The Rock Fight
by Mike Sharlow
Our world was unknown to our parents. It existed as if it were in a parallel dimension. It buzzed on a frequency our parents couldn’t see, but our world reacted to the actions, the consequences, and vibrations of their world. All the conflict and violence of their world also played out in ours. They viewed our world through a prism that distorted their perception of who we were, what we did, and why we did it.
It was a hot July day and, instead of playing baseball at the field, fishing down by the river, swimming at the pool, or any of the multiple ways we filled or summer days, we found ourselves embroiled in a conflict with the kids from the adjacent neighborhood.
We knew everything important about our own neighborhood. We knew all the shortcuts from one yard to another. We knew all the hiding places. We knew the best gardens to raid and apple trees to pick. Almost everything significant to us happened in our neighborhood. We caught our first football, hit our first baseball, shot our first basketball, and learned to ride our first bike. This was our neighborhood, the size of our world, and we were compelled to protect it.
We had gathered in the cinder alley by our house. Most of us from the neighborhood were here: Eric, his brother Todd, John, Larry, Joey, Paul, my brother Matt, my brother Tim, and me. This was our gang, our army. I was unsure who declared war first: us or them, but we were in our territory, and they were presently a block and a half away walking towards us. So, they were the invaders.
The tension had been simmering for months, since late last winter when Matt, John, Eric, Todd, and Tim ventured close to their neighborhood — but still in our neighborhood we believed — down by the river at the Shad Hole. We called it the Shad Hole because schools of this fish were attracted to a huge area of open water next to the shore of the frozen Mississippi River.
The open water was created by a constant gush of warm water from a corrugated metal pipe that jutted out about ten feet at the shoreline of the steep riverbank. Most of the pipe was buried underground and followed the incline of the riverbank until it reached the street. The pipe was about four feet in diameter, big enough for us to walk up, and we did on occasion.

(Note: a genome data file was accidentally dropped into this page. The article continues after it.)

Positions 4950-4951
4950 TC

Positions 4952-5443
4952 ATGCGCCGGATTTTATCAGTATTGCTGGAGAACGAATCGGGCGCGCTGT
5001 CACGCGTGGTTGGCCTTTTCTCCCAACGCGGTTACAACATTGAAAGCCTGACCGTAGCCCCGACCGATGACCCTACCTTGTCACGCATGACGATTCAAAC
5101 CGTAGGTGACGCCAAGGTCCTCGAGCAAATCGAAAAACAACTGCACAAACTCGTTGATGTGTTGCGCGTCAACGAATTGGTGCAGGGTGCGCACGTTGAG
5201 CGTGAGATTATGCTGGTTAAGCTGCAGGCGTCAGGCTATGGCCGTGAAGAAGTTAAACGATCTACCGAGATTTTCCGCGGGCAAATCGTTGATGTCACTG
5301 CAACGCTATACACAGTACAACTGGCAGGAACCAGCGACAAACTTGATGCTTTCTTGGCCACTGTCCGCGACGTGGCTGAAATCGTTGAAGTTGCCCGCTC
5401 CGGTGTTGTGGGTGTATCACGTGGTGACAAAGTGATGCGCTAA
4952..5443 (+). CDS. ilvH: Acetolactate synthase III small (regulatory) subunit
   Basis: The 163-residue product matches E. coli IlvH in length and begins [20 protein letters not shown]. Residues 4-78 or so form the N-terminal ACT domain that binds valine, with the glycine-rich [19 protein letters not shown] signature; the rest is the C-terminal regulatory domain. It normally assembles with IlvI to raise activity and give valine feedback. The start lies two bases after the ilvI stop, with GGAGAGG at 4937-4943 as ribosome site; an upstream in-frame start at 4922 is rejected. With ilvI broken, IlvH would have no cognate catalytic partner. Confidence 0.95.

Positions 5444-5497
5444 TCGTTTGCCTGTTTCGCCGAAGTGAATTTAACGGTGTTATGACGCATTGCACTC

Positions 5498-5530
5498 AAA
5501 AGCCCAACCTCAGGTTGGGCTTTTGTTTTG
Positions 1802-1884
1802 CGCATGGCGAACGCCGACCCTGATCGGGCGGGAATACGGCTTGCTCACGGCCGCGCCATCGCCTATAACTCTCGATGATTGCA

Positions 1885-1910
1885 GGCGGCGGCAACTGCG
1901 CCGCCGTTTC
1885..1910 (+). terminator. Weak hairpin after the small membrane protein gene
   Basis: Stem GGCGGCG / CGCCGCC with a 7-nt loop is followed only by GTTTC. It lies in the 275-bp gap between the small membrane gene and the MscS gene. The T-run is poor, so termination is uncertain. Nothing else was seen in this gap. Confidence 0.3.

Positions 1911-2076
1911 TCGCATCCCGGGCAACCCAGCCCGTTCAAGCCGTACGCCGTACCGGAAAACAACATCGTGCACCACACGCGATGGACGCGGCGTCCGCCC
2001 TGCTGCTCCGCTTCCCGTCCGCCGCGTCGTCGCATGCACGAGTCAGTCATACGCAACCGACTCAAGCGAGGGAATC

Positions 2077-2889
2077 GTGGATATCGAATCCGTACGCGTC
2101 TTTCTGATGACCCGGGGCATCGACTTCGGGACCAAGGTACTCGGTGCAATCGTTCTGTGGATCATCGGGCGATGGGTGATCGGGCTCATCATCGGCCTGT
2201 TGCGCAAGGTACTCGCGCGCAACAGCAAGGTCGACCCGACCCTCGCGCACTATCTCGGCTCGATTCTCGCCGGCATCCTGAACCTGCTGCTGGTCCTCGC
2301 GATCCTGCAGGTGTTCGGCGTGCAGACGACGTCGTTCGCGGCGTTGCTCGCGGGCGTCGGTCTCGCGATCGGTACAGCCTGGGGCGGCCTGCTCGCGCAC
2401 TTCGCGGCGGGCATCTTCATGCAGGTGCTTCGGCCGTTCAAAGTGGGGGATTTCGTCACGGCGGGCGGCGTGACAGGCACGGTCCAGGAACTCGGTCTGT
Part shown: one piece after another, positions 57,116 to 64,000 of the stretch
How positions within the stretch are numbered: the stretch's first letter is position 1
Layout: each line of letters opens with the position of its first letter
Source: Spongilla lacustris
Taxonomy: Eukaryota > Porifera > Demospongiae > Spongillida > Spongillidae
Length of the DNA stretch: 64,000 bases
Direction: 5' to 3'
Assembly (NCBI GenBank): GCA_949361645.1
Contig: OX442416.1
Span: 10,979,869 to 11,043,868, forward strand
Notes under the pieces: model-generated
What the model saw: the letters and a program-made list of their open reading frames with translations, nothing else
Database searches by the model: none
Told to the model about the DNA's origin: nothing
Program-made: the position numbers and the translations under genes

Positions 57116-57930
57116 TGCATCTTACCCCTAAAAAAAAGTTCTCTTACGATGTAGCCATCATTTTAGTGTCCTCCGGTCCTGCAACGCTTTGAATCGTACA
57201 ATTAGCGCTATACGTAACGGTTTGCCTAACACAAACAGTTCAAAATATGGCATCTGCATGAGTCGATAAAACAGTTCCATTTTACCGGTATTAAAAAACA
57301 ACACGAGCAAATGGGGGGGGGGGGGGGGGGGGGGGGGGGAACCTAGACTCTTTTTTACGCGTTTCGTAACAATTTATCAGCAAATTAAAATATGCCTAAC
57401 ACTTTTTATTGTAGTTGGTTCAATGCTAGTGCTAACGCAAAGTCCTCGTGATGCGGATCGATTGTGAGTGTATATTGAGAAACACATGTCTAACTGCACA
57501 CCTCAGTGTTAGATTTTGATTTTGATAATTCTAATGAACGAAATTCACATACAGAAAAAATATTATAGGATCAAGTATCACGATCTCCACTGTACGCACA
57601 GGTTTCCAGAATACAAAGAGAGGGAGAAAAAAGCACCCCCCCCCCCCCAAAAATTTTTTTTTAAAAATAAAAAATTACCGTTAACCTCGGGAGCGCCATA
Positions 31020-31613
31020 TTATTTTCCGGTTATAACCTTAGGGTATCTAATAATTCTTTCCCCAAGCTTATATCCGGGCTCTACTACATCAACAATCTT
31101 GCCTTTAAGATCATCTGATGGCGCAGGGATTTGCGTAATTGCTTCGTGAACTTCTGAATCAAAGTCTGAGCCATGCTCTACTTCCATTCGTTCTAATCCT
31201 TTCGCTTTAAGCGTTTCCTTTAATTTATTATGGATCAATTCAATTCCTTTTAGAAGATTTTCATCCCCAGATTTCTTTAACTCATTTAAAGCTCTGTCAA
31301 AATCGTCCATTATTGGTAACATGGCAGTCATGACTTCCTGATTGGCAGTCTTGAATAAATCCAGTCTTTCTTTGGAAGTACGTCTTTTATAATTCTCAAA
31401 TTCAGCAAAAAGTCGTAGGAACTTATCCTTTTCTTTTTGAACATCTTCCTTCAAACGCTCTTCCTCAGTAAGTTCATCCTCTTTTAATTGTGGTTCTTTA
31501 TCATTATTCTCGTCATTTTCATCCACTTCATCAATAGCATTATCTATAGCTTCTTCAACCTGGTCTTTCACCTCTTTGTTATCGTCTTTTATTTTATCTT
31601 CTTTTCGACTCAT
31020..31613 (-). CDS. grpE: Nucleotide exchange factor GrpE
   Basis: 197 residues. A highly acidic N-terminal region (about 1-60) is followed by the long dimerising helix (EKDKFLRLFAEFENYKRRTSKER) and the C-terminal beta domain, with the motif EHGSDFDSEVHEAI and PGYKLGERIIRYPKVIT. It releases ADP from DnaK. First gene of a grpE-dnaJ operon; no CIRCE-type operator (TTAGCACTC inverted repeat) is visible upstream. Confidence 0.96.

The Shad Hole was a frenzy of splashing fish flopping around on top of each other. With every cast you could snag one. We piled the worthless fish on the shore to rot or be eaten by bugs or whatever found them appetizing.
On this day, my brothers and the others encountered two of the Mitchell boys, Tommy and Bobby and Jerry Morrison. I was told that the Mitchells and Morrison were throwing large rocks into the school of fish, thus disrupting the fishing. My brother Tim called them “Stupid idiots!” and Tommy pushed him down. My bother Matt knocked Tommy down and chased the rest of them away.
Later in the winter, at the ice rink at Trane Park, which was in both of our neighborhoods, Eric and John crossed paths with Jim Mitchell and a couple of his brothers. The Mitchells chased them around the rink. It was a big rink, almost the size of a city block, and John and Eric were good skaters, hockey players, so they were able to escape.
Now, about an hour ago, Paul, Joey, I were riding our bikes, no particular destination, just racing around. The sugar from the candy we’d bought fifteen minutes ago from Rich’s Grocery Store rushed through us like speed. We laughed as we weaved down the street.
Paul had a black Schwinn Coaster. It was built like a tank and, once it got going, it could really fly, especially downhill. I followed Paul on my orange Sting-Ray with the banana seat with a tiger pattern. Joey lagged behind on a yellow girl’s Sting-Ray, a hand-me-down from one of his older sisters. The bike was called the “Fair Lady.” He took a lot of crap for it, but he came from a big family where hand-me-downs of everything were common.
Paul was the strongest of the three of us. His dad looked like Mr. Clean, a big man with a bald head and fit body. Paul was a smaller version, round head with a buzz-cut. Joey was skinny, and I was wiry. The difference between skinny and wiry is: skinny is weak, and wiry is fast and quick.
When the three of us wrestled, Joey always ended up on the bottom, overwhelmed by Paul or me. I usually ended up on Paul’s back, riding him until he could no longer carry me, and he would fall face first into the soft green grass, as we laughed uncontrollably until our stomachs ached.
The shortcut home was through the Mitchell, Morrison, and Marley neighborhood. We passed by the Mitchell house, and Tommy Mitchell was hanging outside with Jerry Morrison and Steve Marley. Tommy Mitchell was our age. Jerry Morrison and Steve Marley were a year older. They yelled at us to stop as we rode past.
We heard the shouts, and we instantly stood up on our bikes to gain speed. I felt a surge of fear and adrenalin at the same time. I looked back and saw Mitchell, Morrison, and Marley racing out into the street after us. I was ahead of Joey, so I felt a bit less threatened. It was every man for himself. We were like three mice being chased by three feral cats. There was no strength in numbers for us.